Igor Charkovsky, called a "world-famous guru" by media outlets in the Middle East and Russia, has no formal medical training but told AOL News this week that his methods strengthen infants and lead to what he has called "super babies." In turn, he says, they become strong and fearless children and adults.
Charkovsky, who was born in Siberia, trained Lena Fokina, a 50-year-old Russian mother of five featured in a now-notorious YouTube "baby yoga" video in which she twists and tosses a 2-week old infant in the air for five minutes.
Some of Charkovsky's practices stem from a little-known, underground extreme health movement -- including ancient Slavic pagan practices like ice-bathing -- begun in the Soviet Union more than 50 years ago. He believes in water births and teaching newborns to swim.
His supporters, who have spread to Europe, the U.S. and Australia, say Charkovsky's system has healed many sick children; his detractors, which include medical professionals, say his methods can be dangerous.
"His results are amazing," said Susanna Napierala, a pioneer in water-birth midwifery from California who studied with Charkovsky in Moscow. "It's true that some people distance themselves from him. But I've seen what's happened to the babies he's worked with. They become physically remarkable human beings. They're like little tanks."
But Charkovsky has been the subject of at least one highly critical newspaper expose in Israel, where parents regularly fly him in to work with their children. The Ha'aretz article detailed his practice of dunking crying babies into ice-cold water, keeping infants and young children in the water up to 10 hours a day and swinging infants in the air.
Ha'aretz also reported that Charkovsky had been the subject of a probe by prosecutors in Siberia after the deaths of two little girls he worked on and that he was also investigated in the United Kingdom.
The Lena Fokina baby-swinging video, which was taken down from YouTube because people thought it abusive, was first thought to be hoax. But Fokina, who is originally from the Urals, was located in Dahab, Egypt, earlier this week by the parenting blog Dadwagon and confirmed the video was real.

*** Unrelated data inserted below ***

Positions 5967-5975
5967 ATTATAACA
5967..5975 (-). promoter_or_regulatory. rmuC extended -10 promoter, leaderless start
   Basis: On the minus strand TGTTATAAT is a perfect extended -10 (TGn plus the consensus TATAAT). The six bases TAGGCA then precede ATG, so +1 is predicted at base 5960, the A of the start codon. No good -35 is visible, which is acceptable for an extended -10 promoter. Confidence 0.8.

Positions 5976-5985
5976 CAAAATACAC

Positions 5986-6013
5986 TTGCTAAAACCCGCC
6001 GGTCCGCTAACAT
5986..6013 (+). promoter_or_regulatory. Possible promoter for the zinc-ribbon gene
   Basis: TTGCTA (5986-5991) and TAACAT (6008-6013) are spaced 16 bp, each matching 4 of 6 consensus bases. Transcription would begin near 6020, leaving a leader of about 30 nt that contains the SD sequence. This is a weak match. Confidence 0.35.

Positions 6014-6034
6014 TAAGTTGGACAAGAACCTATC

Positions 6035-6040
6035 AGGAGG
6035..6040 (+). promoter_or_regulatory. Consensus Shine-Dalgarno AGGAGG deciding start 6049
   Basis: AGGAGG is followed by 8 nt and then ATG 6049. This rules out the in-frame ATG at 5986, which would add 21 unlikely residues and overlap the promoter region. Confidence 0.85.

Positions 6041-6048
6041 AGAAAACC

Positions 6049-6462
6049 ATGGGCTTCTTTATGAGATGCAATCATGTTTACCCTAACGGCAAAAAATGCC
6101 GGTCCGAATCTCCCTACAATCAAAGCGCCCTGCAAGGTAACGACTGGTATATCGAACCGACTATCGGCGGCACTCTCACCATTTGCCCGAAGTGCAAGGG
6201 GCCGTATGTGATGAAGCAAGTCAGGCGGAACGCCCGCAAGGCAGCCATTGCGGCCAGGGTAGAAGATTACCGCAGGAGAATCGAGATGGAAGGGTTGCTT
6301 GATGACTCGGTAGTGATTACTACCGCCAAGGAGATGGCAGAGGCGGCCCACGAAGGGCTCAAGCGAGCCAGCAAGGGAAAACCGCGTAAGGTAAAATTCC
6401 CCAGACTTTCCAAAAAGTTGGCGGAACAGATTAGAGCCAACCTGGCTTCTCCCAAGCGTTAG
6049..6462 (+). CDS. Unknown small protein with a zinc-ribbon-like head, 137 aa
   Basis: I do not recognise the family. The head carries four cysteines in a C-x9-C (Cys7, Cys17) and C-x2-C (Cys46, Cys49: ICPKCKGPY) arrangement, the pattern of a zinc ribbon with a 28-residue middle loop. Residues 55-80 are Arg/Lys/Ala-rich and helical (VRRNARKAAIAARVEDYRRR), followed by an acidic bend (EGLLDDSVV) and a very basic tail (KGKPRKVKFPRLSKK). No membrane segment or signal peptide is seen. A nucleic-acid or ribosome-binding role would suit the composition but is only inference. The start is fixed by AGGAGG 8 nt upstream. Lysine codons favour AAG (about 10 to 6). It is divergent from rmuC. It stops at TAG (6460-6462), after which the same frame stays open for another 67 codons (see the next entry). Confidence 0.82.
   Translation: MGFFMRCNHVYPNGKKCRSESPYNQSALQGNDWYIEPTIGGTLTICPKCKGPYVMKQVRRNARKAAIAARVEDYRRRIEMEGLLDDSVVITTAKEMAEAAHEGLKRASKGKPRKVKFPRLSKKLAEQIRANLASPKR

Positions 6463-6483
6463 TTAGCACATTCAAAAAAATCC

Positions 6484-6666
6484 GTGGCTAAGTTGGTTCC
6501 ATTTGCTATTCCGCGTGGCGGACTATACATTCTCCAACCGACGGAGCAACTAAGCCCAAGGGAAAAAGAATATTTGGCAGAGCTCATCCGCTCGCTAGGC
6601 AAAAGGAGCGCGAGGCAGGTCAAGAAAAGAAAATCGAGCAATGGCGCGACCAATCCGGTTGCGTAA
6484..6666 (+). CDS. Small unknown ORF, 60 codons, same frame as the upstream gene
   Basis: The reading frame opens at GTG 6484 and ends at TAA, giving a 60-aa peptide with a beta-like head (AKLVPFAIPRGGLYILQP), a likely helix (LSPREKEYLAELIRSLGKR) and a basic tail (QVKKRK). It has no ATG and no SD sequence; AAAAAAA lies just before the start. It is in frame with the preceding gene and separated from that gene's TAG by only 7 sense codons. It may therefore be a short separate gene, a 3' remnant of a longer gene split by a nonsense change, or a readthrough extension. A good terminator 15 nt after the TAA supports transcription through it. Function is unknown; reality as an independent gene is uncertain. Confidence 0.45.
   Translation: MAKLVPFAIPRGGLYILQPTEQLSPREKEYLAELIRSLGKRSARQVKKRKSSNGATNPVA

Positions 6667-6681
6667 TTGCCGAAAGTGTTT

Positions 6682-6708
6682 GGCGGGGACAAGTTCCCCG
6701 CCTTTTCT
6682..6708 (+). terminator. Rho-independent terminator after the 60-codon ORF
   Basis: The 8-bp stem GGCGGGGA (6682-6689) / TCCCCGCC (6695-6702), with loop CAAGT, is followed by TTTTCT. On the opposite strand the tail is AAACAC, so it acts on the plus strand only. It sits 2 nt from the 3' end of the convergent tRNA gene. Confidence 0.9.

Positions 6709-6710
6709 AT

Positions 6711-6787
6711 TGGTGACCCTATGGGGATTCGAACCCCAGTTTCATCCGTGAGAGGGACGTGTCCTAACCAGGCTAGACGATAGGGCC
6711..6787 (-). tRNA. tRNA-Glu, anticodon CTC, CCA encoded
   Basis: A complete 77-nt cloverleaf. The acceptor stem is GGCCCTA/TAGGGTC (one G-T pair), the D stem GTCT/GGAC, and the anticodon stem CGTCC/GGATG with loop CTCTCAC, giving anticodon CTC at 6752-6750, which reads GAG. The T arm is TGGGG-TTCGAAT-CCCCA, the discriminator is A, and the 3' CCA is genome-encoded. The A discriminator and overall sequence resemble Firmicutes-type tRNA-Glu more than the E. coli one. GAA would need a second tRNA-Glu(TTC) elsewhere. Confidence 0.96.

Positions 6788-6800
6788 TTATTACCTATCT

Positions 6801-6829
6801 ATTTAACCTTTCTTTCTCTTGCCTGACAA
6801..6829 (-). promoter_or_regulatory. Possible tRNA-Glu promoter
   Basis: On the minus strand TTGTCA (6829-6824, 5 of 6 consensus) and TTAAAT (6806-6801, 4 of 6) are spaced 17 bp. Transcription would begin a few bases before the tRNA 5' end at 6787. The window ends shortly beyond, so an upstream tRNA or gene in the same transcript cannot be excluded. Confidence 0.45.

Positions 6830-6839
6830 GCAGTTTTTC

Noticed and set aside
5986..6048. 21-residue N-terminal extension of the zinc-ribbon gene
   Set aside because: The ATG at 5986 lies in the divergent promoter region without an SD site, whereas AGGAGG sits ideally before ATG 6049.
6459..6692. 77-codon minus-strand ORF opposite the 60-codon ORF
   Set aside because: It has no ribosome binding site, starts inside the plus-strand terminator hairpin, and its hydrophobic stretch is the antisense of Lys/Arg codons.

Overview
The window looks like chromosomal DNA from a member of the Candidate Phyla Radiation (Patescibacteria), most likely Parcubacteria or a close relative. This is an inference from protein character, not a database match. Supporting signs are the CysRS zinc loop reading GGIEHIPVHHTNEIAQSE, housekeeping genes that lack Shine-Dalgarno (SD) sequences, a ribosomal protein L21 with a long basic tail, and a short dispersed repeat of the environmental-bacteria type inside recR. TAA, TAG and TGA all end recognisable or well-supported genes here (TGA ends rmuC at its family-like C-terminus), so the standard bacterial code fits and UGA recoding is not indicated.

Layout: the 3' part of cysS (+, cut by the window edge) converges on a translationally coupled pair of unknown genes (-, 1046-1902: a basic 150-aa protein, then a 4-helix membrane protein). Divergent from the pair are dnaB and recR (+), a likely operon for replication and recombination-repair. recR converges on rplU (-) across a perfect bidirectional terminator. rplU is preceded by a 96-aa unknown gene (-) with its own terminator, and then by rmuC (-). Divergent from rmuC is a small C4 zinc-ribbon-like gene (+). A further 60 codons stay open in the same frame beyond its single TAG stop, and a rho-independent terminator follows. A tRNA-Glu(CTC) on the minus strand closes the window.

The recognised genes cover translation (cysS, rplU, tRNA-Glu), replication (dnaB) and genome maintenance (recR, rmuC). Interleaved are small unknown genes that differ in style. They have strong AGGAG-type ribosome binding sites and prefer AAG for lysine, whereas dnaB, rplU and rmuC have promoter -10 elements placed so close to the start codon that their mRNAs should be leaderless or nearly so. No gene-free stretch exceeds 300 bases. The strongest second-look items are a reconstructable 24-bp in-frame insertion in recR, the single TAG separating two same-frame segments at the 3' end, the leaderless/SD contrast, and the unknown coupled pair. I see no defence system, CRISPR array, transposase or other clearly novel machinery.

Fokina defended her work, saying she directs courses in "extreme developmental gymnastics" as well as her so-called "baby yoga" in Dahab.
"The more people find out about this, the calmer and healthier they'll become," Fokina said. She claimed that the baby's limbs and brain do not become injured as a result of the extreme swinging as long as the mother is properly trained.
"If parents go slowly about the baby yoga and water training, if they learn to listen to their baby and trust him, it's perfectly safe," Charkovsky told AOL News. "It's a source of great joy to both sides."
Charkovsky helped Fokina give birth in the sea four times, he said, adding proudly that once the water temperature was only about 46 degrees Fahrenheit. He also trained two of her now-adult daughters, Alexandra and Tatyana, who he said were both sky-diving champions in Russia.
"This is a huge culture, not just an isolated nut case," said Charkovsky, who has led trips to the Black Sea for years for group water births and said he has worked with thousands of people all over the world for the past 40 years.
He said criticism of Fokina was unfair and said people ought to investigate his methods before they write him off as crazy or cruel to children. Charkovsky is especially critical of how Americans give birth to their children and how they raise them.
"Cutting women open in maternity wards, cutting the cord of the newborns and selling the placentas for a big buck, vaccinating babies with lethal diseases, feeding them all kinds of chemicals from day 1, keeping them obese, sickly and dumb?" Charkovsky said. "This sounds more like cruel, but where are the protesting voices of American taxpayers?"
AOL News interviewed Charkovsky from India on Thursday over Skype with the aid of his bilingual assistant and former student, Larisa Privalskaya, 37. Charkovsky said he helped a Moscow woman give birth in the Indian Ocean this week.
"One of the greatest popular misconceptions championed by the official medicine is that a baby is a different species from the rest of the humans and should not be treated like a person," Charkovsky said. "The doctors want the baby immobilized and on medication from day one. Yes, and preferably fed by a formula. These babies have trouble sleeping, eating, evacuating."
In contrast, the babies Charkovsky treats with exercise in the water and on dry land never get sick, are regular and often develop more quickly, he said.
Privalskaya, who is Russian but lived in the U.S. for many years, said she was a seriously ill 8-year-old who spent years in hospitals with a congenital kidney infection when Charkovsky began treating her in Moscow.
Privalskaya's parents, as well as Charkovsky, were part of the "Healthy Family Club," a 1980s-era Moscow group that believed in nutrition and vigorous outdoor exercise -- including swimming outdoors in the winter.
Privalskaya recalled that members of the club cut a large hole in the ice with axes, and she and other children, some sick and some healthy, swam in the icy water. She said the experience was "fun" and "fascinating," adding that the ice water and Charkovsky's other methods cured her of her kidney disease.
Susanna Napierala, who was not aware of the Fokina baby-swinging video when contacted Friday by AOL News, admitted that she was first "taken aback" when she saw Charkovsky-trained mothers in Moscow doing the baby yoga with their infants.
"I never heard of any negative results from it," she said. "I just saw that the older kids who were trained like that were like little Olympic stars. I'm just afraid, though, that parents will see the video online and try it without any training. I think that could be very dangerous."